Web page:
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EDITOR’S COMMENT: another “green tax” won’t be enough to change behaviour and besides, ordinary people can’t afford any more taxes. The government needs to stop finding ways to increasing the tax burden and start finding ways to protect jobs and reduce bills.

In 2011, Australia introduced the Clean Energy Act to levy additional taxes on carbon emissions. It was repealed just three years later. Since then, British politicians have repeatedly advocated following suit, with 516 references made to the idea of a “carbon tax” in Parliament over the past five years. There are several reasons why a carbon tax would be an unwise addition to the UK’s already burgeoning, 50-year record tax burden.

In February, Philip Aldrick, Economics Editor at The Times, called for Boris Johnson’s government to introduce a carbon tax so that Britain could “lead by example” and convince other nations, like China and India, to lower their emissions. The objective of a carbon tax is to lower levels of greenhouse gas emissions by increasing the costs of items and practices that emit CO2. Some carbon tax proponents insist that it ought to be imposed in a manner that impacts only businesses, not consumers. But there is no such thing as a tax that hits only business or producers. Any tax on them will be felt by ordinary consumers down the line.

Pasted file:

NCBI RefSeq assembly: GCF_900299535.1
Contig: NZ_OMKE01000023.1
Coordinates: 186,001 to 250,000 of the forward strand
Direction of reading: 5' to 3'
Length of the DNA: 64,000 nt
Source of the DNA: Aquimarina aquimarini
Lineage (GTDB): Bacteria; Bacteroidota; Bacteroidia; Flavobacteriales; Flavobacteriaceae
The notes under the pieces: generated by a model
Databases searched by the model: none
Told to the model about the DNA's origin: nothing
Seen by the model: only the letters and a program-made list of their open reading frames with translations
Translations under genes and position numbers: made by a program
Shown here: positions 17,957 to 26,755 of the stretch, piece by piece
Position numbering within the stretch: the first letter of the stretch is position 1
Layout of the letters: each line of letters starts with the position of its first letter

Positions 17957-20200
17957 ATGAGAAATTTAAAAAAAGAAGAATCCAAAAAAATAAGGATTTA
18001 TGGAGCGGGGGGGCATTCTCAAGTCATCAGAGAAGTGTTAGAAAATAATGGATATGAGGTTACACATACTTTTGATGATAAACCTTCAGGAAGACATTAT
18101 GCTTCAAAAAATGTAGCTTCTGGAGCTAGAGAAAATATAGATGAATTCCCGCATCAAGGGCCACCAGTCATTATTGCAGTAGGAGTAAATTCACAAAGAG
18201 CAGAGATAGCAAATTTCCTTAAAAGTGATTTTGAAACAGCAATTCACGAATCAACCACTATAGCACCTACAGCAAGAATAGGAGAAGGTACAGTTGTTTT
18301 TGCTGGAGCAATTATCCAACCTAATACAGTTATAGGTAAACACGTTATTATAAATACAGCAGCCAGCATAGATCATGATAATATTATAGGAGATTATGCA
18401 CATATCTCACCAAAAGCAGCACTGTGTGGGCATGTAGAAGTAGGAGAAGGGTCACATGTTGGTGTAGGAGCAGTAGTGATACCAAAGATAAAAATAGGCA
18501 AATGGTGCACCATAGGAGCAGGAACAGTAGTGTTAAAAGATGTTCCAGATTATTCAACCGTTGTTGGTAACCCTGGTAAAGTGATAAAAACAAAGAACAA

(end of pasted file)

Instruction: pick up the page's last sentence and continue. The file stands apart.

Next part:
It is important to note that Britain has levied taxes on carbon, especially fuel prices, for almost three decades. Our current tax on diesel is the second highest in Europe. These taxes have sparked repeated fuel protests across the UK, notably in 2000, 2005 and 2007. Flights would be further hit by a carbon tax as they emit comparatively significant amounts per head, although the aviation industry as a whole produces just two per cent of all human-induced carbon emissions. A new carbon tax, like any increase, would impact Britain’s £120 billion tourist industry in a variety of ways. But its effect on flights would be especially pernicious for tourism, because the price of flights has a disproportionate impact on where people choose to visit. 

 In ‘Red Wall’ seats that Boris Johnson ‘painted blue’ last December around five in six workers travel to work by car. Drivers already pay hefty taxes on cars, from VAT on fuel, to the road tax, to the insurance premium tax, and it would be unfair to further increase their tax burden.

Many sectors, like the steel industry, have struggled in recent years. In these industries energy represents between a quarter and half of the total costs. A damaging carbon tax could be the final nail in the steel industry’s coffin. All of British manufacturing would fear for its future and rightly so.

Any carbon tax would need to be accompanied by significant reductions in the tax burden elsewhere to offset its impact.

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